It never does to forget that genealogical tables by their very nature are composed of women as well as men! Take Maud Clifford who was born sometime around 1442. Her parents were Thomas, 8th Baron Clifford and Elizabeth Percy , the daughter of Hotspur and Elizabeth Mortimer. It’s this Clifford who was killed at the First Battle of St Albans in 1455 – and as a consequence of his son’s desire for vengeance the new earl became one of Margaret of Anjou’s foremost supporters, the young Earl of Rutland was killed at the Battle of Wakefield and John Clifford gained the by-name “Black Face Clifford.” You can also see why the Cliffords would have joined in a feud against the Neville family thanks to their Percy mother.
Maud who was one of a large brood was married in the first instance to Sir John Harrington of Hornby – which was mildly unfortunate because the Harringtons supported the House of York. Sir Thomas, John’s father being a retainer of the Earl of Salisbury. Thomas and John were both at Wakefield and slain on the 30th December 1460. Maud’s daughters were just four and five but as co-heiresses they became wards of the Crown. In November 1461 Edward IV gave wardship to Thomas Lord Stanley but their uncle James refused to hand them or Hornby Castle over resulting in yet another regional fifteenth century feud.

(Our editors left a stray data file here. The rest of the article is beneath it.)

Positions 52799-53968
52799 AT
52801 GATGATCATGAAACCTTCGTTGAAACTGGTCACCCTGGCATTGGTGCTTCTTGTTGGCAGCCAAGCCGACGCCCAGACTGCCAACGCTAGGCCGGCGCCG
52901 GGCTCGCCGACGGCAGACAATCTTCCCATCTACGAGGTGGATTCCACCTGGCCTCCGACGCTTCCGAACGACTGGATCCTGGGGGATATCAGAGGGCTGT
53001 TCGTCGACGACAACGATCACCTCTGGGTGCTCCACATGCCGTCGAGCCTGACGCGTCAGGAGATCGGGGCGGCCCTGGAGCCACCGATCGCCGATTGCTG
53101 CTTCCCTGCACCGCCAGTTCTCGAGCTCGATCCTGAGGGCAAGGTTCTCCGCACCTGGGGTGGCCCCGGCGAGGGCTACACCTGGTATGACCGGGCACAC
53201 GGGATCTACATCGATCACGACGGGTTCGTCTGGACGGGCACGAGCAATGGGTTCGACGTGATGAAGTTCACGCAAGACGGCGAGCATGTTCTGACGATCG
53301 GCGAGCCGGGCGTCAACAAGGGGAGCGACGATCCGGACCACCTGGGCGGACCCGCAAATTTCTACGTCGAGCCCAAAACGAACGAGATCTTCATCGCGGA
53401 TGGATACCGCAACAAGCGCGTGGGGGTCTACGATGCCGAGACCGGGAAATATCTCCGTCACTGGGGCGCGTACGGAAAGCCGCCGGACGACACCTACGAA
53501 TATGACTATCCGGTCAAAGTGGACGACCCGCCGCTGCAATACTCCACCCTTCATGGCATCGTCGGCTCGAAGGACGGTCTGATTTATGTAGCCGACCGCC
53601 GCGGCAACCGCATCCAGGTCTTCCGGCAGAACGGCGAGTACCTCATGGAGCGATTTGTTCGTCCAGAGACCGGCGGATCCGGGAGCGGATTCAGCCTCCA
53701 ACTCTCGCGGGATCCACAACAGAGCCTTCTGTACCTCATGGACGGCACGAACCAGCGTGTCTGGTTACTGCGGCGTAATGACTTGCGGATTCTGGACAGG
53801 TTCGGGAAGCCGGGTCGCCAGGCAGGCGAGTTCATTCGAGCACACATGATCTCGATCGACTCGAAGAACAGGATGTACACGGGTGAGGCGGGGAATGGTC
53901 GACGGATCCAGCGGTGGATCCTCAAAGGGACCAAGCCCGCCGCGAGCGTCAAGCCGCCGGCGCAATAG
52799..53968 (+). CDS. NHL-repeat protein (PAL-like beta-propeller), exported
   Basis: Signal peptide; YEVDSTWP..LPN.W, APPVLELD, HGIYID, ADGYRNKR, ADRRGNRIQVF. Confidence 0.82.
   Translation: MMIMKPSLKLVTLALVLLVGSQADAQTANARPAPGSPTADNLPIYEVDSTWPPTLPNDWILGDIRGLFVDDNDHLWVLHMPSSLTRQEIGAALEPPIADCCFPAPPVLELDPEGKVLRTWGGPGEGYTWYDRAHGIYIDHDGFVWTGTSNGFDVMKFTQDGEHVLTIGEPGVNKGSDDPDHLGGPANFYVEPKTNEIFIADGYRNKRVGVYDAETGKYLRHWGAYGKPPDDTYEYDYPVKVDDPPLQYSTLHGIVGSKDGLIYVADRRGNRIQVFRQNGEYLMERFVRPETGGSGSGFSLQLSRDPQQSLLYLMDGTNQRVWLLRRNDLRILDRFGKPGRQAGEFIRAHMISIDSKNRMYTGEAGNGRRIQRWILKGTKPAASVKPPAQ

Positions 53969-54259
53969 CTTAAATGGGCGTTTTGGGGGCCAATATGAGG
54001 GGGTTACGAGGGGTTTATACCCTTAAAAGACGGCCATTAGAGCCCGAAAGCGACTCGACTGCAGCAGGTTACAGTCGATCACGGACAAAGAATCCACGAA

Meanwhile Maud married Edmund Sutton in about 1465. He was the eldest son of John Sutton, Baron Dudley who changed sides after the Battle of Northampton from being a loyal supporter of Henry VI to being a loyal supporter of Edward IV. Edmund was at St Albans as a Lancastrian but at Towton as a Yorkist. The could had several children including Thomas, who did not become Baron Sutton of Dudley because Maud was a second wife and Edmund already had an heir. A suitable match was found with Grace Thelkeld who was one of three co-heiresses of Yanwath – and with that Thomas, effectively a younger son and confusing matters by taking the surname Dudley rather than Sutton as many of his kin chose to do, disappeared into the northern gentry when Yanwath Hall became his through right of his wife.
However, it always helps to maintain kinship ties and as it happens Thomas’s sons John and Thomas were able to find themselves a very powerful Tudor patron in the shape of their cousin Robert Dudley, Earl Leicester – which is of course why I have been reading about them. It’s also given me another challenge – to see if I can find my own photo of Yanwath Hall in the many out of sync files that I managed to retrieve.